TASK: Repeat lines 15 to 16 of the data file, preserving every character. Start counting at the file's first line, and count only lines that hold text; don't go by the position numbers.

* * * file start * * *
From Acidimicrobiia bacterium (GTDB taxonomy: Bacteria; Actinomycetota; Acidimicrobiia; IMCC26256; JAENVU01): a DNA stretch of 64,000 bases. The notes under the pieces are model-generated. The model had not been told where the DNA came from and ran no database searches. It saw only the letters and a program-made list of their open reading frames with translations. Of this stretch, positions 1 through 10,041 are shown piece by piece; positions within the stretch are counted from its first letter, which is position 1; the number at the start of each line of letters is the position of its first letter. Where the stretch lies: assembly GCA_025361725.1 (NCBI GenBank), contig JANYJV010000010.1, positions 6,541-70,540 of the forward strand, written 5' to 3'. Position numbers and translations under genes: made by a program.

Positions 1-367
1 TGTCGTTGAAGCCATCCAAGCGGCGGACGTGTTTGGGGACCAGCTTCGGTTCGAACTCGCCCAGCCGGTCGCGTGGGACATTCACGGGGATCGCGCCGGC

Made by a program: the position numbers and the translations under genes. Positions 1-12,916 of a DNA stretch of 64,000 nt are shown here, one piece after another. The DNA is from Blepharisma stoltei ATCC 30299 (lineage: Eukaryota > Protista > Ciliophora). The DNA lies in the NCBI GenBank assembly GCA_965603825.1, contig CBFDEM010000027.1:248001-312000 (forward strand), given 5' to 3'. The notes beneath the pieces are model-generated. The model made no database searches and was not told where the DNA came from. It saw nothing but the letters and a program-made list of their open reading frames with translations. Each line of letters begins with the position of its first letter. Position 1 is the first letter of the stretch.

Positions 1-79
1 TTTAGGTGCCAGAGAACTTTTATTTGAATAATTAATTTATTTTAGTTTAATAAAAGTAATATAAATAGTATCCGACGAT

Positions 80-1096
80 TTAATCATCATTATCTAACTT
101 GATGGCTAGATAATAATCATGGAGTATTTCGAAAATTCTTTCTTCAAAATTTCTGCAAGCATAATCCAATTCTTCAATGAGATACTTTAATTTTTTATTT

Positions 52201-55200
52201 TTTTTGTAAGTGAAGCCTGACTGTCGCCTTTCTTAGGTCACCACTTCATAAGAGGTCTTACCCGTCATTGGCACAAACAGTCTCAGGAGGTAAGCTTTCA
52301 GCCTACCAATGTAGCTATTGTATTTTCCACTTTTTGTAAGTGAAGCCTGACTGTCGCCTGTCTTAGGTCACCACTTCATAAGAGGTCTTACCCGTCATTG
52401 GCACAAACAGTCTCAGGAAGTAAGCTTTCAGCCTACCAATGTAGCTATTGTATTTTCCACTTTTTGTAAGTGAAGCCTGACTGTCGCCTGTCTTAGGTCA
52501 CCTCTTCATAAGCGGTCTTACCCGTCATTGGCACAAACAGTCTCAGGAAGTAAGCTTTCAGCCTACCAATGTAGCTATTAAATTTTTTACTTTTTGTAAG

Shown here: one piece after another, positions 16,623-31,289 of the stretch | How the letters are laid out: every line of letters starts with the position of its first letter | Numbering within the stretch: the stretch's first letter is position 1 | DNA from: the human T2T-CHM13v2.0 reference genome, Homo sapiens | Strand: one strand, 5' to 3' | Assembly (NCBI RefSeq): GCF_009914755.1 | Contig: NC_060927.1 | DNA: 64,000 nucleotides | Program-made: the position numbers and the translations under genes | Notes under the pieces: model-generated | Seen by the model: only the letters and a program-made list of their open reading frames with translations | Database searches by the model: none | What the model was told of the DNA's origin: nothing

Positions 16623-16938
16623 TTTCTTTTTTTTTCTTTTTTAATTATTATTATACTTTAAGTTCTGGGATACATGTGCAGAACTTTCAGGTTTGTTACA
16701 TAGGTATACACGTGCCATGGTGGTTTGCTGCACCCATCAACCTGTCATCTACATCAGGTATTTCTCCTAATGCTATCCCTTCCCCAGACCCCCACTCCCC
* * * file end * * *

Shown here: one piece after another, positions 16,623-31,289 of the stretch | How the letters are laid out: every line of letters starts with the position of its first letter | Numbering within the stretch: the stretch's first letter is position 1 | DNA from: the human T2T-CHM13v2.0 reference genome, Homo sapiens | Strand: one strand, 5' to 3' | Assembly (NCBI RefSeq): GCF_009914755.1 | Contig: NC_060927.1 | DNA: 64,000 nucleotides | Program-made: the position numbers and the translations under genes | Notes under the pieces: model-generated | Seen by the model: only the letters and a program-made list of their open reading frames with translations | Database searches by the model: none | What the model was told of the DNA's origin: nothing

Positions 16623-16938